This transformation began when AOL opened a portal in September 1993 to allow its members access to the newsgroups and bulletin boards of the Internet. The deluge was called, especially by contemptuous veteran netizens, “the eternal September.” The name referred to the fact that every September a new wave of freshmen would enter college and, from their campus networks, get access to the Internet. Their postings tended to be annoying at first, but within weeks most had acquired enough netiquette to assimilate into the Internet culture. The floodgates that AOL opened in 1993, however, produced a never-ending flow of newbies, overwhelming the social norms and clubbiness of the Net. Many Internet old-timers complained. But, in fact, the democratization of the Internet by AOL and similar service providers was an amazing and wondrous moment. It opened the way for our inclusive and explosive digital revolution.

In this book, Steve Case has recounted these and other lessons from his career and interwoven them with a forward-looking guide on how to succeed in the next wave of innovation. Having helped create the First Wave of the Internet, and then been an active investor in the Second Wave, Steve is uniquely able provide a framework for envisioning how the Internet will be fully integrated into every aspect of our lives.

The Third Wave
is a delightful read, and by writing it Steve has performed a valuable service. As someone who has spent more than two decades watching Steve, learning from him, and marveling at his insights, I am thrilled that this book will allow countless future innovators to do the same.

Walter Isaacson, the CEO of the Aspen Institute, is the author of
The Innovators: How a Group of Hackers, Geniuses, and Geeks Created the Digital Revolution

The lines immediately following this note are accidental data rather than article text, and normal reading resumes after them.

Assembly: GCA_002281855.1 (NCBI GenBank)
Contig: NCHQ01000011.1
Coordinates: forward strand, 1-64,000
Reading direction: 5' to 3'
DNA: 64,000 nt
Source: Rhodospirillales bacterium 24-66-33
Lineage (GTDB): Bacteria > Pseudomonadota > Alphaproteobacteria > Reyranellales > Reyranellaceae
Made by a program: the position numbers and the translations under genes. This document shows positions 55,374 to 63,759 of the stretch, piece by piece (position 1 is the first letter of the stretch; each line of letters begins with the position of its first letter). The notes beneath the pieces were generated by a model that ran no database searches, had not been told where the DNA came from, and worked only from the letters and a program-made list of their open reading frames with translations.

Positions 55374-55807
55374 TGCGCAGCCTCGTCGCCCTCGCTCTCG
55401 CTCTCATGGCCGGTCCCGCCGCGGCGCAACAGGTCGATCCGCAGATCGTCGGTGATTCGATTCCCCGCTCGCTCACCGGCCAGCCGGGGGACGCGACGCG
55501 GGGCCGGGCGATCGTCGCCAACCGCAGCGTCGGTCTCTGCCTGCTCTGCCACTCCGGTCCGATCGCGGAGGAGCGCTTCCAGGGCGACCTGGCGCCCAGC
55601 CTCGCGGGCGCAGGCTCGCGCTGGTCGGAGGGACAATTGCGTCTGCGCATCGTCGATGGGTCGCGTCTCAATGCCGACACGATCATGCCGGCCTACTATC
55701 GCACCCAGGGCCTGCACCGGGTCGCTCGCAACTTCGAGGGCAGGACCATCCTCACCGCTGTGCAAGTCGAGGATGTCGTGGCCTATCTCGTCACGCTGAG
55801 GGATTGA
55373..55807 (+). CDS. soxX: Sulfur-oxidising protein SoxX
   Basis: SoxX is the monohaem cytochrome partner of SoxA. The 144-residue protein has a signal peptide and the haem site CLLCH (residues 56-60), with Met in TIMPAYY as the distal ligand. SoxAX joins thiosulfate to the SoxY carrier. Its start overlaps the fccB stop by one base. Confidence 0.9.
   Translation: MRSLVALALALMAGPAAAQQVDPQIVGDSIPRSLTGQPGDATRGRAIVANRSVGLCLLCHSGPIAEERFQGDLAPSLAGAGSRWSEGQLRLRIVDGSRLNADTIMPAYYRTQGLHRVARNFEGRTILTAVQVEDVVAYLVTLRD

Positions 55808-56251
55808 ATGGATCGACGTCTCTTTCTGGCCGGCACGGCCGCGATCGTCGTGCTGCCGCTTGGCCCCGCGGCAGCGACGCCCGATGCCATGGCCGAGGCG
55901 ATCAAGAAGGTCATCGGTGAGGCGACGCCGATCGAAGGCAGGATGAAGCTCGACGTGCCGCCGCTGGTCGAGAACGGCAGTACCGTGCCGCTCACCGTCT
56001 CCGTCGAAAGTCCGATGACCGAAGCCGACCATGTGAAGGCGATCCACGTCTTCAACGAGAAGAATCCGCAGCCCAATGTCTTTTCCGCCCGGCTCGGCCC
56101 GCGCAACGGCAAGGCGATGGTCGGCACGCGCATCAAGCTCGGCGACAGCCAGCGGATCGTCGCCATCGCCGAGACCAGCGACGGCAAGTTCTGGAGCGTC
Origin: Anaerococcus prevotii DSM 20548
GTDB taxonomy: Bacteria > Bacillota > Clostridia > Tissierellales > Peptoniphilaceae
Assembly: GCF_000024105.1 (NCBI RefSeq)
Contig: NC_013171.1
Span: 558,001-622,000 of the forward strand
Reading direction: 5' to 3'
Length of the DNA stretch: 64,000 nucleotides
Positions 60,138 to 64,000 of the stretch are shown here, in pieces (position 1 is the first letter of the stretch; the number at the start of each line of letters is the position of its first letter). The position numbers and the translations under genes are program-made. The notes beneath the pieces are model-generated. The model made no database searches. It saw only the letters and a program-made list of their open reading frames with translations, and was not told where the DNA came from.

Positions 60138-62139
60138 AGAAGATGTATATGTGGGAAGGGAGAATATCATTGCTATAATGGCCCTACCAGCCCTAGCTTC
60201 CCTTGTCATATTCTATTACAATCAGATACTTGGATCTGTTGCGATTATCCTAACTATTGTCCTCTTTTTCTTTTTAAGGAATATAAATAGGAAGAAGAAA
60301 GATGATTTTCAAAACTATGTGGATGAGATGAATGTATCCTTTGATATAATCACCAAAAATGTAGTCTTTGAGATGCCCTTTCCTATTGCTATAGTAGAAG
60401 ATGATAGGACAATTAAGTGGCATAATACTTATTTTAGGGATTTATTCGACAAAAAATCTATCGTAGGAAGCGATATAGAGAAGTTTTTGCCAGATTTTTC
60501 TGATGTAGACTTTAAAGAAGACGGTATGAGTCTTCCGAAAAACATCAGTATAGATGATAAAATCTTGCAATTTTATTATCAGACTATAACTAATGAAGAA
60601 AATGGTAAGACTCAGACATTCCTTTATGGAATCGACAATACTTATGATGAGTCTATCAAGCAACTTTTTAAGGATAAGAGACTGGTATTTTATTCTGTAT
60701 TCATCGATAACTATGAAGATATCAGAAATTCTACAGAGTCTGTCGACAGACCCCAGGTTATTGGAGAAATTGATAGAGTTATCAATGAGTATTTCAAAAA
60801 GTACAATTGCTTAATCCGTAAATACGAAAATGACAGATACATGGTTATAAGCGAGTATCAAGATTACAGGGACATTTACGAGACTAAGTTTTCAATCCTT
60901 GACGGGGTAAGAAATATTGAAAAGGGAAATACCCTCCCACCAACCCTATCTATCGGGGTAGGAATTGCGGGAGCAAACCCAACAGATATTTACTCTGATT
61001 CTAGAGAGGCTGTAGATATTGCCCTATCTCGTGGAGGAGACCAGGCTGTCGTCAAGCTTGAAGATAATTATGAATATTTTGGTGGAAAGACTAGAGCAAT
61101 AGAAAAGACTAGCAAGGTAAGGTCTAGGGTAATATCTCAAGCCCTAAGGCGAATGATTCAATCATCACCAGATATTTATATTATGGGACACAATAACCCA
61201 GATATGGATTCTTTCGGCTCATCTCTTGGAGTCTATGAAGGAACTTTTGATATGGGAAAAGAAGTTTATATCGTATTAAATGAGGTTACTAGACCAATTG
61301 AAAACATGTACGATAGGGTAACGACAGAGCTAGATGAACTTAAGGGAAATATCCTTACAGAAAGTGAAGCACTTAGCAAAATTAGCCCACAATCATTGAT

and of biographies of Steve Jobs, Albert Einstein, Benjamin Franklin, and Henry Kissinger.

THE THREE WAVES OF THE INTERNET
PREFACE

I
SPENT A
fair amount of my senior year in college hiding away in the stacks of the library, reading and rereading a new book I couldn’t put down. It was
The Third Wave
, by futurist Alvin Toffler, and it completely transformed the way I thought about the world—and what I imagined for its future.

Toffler wrote about a coming global transformation. In his telling, the “First Wave” of humanity was the settled agricultural society that was dominant for thousands of years. The “Second Wave” was the post–Industrial Revolution world, where mass production and distribution transformed how people lived. Toffler’s “Third Wave” was the information age: an electronic global village, where people could access an endless array of services and information, participate in an interactive world, and build a community based not on geography but on common interests. He predicted the world as we know it today. His vision captivated me. I knew I wanted to be part of that Third Wave. Indeed, I wanted to be part of making it happen.

In the more than thirty years since the birth of America Online, the Third Wave that Toffler predicted has indeed come to pass. I was lucky to have been there at the beginning, and luckier still to have been a part of it ever since.

The Internet age has progressed at a remarkable pace since those early days. It has had several phases of evolution, too—its very own Toffleresque waves.

The First Wave of the Internet was all about building the infrastructure and foundation for an online world. These were the companies—Cisco Systems, Sprint, HP, Sun Microsystems, Microsoft, Apple, IBM, AOL—that were working on the hardware, software, and networks that would make it possible to connect people to the Internet, and to one another. Together, we were building the on-ramps to the information superhighway. (Remember that term?)

Back then, our band of online pioneers had to fight for everything. We had to fight to reduce the cost of getting connected, as telephone networks were typically charging $10 per hour to get online, making it unaffordable for most. We had to beg PC manufacturers to consider shipping their computers with built-in modems. At the time, only hobbyists were online, and most PC executives couldn’t fathom why any normal person would ever need a modem.

In the early days of AOL, so much of our job was just explaining what the Internet was, how it worked, and why anyone would want to use it. I remember doing an interview in 1995 on PBS where I was asked, “Why do people need this?” This
question was still an open one at the time. And that was a
decade
after we got started.

Getting people online gave the next generation of innovators a new canvas and new paint. Great minds started considering the vast applications of global connectivity. They tinkered and fiddled, then chased ideas and started companies. (One of our users got his start in coding by hacking AIM, or AOL Instant Messenger, communications software. His name was Mark Zuckerberg.)